29, 30, 32… — these are not random numbers, but the efficiency of solar cells, measured by the percentage of incidental sunlight they convert into electrical power. The ellipsis at the end of the line is also not a coincidence, as the efficiency of tandem solar cells has already exceeded 32%. “There is a kind of race going on among research teams around the world. In the last year, the solar cell efficiency record has been broken three or four times, it’s just the publication of scientific papers that takes time,” says Dr Artiom Magomedov, a researcher at Kaunas University of Technology, Lithuania.
According to Dr Magomedov, the co-author of a recent paper published in the scientific journal Science, the most current published record for tandem perovskite solar cells is 32.5 percent. The paper reports on the improvements in silicon-perovskite tandem cells that have made this possible.
“Tandem solar cells have more than ten layers, so it is technologically very challenging to ensure their smooth operation. The development of such solar cells involves a large number of researchers. For example, our research team is responsible for one of the layers, which is made of hole-transporting materials,” explains Dr Magomedov, a researcher at Kaunas University of Technology (KTU), Lithuania.
Back in 2018, a group of KTU chemists synthesised a material that forms a molecule-thick layer, also known as a monolayer, which evenly covers a variety of surfaces. Several highly efficient solar cells have already been developed using this material. According to Dr Magomedov, one of the authors of the invention, the KTU innovation has become a commonplace among scientists developing the latest solar technologies.
The mass-production of next generation solar cells will have to wait
The recent scientific article is Dr Magomedov’s second co-authored publication in Science, and is serving as a follow-up to the previous one, proposing a solution to the challenge at hand.
“Although our materials help achieve the highest efficiency, it is difficult to form another layer on top. After our previous paper in Science, we received a lot of attention and comments about how our materials act in different contexts. In the current paper, we show one way to address the problems,” says Dr Magomedov.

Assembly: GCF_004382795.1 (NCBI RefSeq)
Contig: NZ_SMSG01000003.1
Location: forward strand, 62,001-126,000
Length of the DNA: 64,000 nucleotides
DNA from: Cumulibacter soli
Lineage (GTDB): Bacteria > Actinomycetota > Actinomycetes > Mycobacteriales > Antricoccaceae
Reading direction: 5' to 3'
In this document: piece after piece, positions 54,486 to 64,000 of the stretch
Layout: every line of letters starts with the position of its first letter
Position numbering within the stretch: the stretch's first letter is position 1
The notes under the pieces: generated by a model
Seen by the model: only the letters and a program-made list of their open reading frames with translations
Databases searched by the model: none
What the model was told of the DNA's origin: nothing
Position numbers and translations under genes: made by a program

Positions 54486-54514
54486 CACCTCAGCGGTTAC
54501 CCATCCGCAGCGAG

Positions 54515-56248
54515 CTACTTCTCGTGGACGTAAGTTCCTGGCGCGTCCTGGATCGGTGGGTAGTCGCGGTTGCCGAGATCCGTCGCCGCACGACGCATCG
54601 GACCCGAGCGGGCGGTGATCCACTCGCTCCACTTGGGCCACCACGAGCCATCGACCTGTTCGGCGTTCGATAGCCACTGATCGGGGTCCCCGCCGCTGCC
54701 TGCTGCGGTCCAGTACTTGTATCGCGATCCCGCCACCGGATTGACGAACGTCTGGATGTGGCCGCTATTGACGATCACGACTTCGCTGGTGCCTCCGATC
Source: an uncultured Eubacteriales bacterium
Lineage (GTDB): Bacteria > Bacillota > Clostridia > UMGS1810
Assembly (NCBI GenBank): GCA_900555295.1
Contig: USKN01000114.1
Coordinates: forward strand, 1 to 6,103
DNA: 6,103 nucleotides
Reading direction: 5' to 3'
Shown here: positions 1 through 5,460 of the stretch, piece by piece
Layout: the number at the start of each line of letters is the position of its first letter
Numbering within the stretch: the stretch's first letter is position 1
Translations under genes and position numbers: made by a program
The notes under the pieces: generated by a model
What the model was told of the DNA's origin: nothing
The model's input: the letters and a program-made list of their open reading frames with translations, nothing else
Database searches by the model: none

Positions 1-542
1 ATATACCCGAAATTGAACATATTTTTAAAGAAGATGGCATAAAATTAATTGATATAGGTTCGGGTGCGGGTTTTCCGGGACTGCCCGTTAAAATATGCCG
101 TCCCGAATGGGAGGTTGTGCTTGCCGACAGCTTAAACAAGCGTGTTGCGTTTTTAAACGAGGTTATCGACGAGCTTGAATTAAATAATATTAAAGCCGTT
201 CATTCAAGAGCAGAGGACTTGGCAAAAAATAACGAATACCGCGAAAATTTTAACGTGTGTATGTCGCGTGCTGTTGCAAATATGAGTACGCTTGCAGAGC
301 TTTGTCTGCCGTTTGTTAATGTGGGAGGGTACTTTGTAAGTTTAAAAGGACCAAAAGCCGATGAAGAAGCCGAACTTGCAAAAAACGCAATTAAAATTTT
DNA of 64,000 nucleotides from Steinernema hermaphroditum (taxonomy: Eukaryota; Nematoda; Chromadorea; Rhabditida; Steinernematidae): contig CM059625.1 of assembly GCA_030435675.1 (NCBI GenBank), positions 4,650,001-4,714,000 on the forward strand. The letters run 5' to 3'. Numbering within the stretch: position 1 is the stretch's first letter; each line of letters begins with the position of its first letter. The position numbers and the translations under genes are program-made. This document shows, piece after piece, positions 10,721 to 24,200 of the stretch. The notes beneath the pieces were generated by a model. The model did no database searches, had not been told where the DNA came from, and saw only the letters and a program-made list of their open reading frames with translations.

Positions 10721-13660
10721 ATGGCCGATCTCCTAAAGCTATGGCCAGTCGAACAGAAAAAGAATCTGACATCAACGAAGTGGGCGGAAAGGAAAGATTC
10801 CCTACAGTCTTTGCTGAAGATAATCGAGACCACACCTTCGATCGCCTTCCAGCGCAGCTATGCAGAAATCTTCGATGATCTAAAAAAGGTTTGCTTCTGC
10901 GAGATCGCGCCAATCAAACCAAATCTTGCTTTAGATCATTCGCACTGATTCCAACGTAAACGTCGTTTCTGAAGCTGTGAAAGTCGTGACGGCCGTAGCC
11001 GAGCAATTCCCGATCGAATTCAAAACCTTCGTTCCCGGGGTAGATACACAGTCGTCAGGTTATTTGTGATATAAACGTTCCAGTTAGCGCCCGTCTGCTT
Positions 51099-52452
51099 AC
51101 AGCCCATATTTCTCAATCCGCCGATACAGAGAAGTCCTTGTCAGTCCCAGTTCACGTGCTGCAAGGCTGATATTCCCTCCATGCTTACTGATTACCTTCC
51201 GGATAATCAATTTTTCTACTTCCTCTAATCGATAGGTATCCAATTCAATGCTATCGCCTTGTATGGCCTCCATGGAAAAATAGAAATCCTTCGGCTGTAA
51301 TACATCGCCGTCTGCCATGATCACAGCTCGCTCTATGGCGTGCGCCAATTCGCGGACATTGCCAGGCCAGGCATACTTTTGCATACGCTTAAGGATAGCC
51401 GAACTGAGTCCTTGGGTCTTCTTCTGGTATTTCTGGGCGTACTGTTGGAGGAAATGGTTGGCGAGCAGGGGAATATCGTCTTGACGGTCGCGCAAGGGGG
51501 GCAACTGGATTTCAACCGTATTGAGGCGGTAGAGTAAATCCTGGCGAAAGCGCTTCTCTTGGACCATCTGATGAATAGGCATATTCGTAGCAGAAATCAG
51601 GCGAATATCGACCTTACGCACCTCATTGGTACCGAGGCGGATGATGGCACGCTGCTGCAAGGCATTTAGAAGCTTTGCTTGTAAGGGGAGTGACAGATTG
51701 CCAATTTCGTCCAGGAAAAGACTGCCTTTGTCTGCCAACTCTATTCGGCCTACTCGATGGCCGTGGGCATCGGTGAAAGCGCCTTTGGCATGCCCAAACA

More details about the improvement proposed by the KTU research team, which, together with the solutions developed by other scientists around the world, has led to the construction of an ultra-high-efficiency tandem solar cell, can be found in the scientific article. The ultra-high efficiency tandem solar cell was constructed by a research group led by Prof Steve Albrecht from Helmholtz-Zentrum Berlin, in Germany.
Silicon solar cells have a peak potential efficiency of only 29%; the world needs more and more alternative energy sources due to the climate change crisis. Tandem solar cells consist of two types of photoactive layers — a perovskite solar element is placed on top of silicon. The silicon layer collects infrared light, while the perovskite collects blue light from the visible spectrum, increasing the efficiency of the solar cell. However, according to Dr Magomedov, it will still take time for the new generation of solar cells to replace those in use today.
“In theory, electricity made by tandem solar cells would be cheaper because the additional materials used are cheaper. However, in practice, the final commercial product does not exist, the technological processes are not ready for mass production. Moreover, the cell itself, which is only being developed in laboratories so far, also raises unanswered questions. For example, not all materials are suitable for mass production, which means that alternatives have to be found,” explains the KTU scientist.
One of the biggest challenges in the production of these cells so far, he says, is their stability. Solar cells are expected to last for 25 years, during which time they will lose 10% of their efficiency. However, testing over such a long period of time is difficult, so there is no definitive answer as to how the new generation of solar cells will wear out.
Lithuanian chemists — world experts in new materials for solar cells
The synthesis and analysis of chemical materials for solar technologies has been Dr Magomedov’s topic since the beginning of his undergraduate studies, when he joined a research group led by KTU Professor Vytautas Getautis. As the need for new materials for solar cells emerged, the talented chemists used their competences and established themselves in the niche that opened up, gaining international recognition.
“We are probably the most specialised research group in the world,” jokes Dr Magomedov.
He says that good results are motivating, offer exciting prospects for collaboration and open up new research opportunities. It is great to contribute to a global scientific breakthrough. In addition, Dr Magomedov said, the development of solar technologies is a very topical issue in the context of today’s world, and the inventions can be widely applied.
“Broadly speaking, we are working with new electronics with a very wide range of applications. And of course, in the topic of solar technology itself, the solar energy storage and batteries issue is inevitably coming up,” says Dr Magomedov.
Currently, a research group of KTU chemists led by Prof Getautis is involved in a project to develop a pilot production line for tandem silicon-perovskite solar cells, and is looking for ways to apply the developed materials to other technologies, such as light emitting diodes. In parallel, fundamental questions are also being explored, such as why semiconductors developed in the lab work the way they do.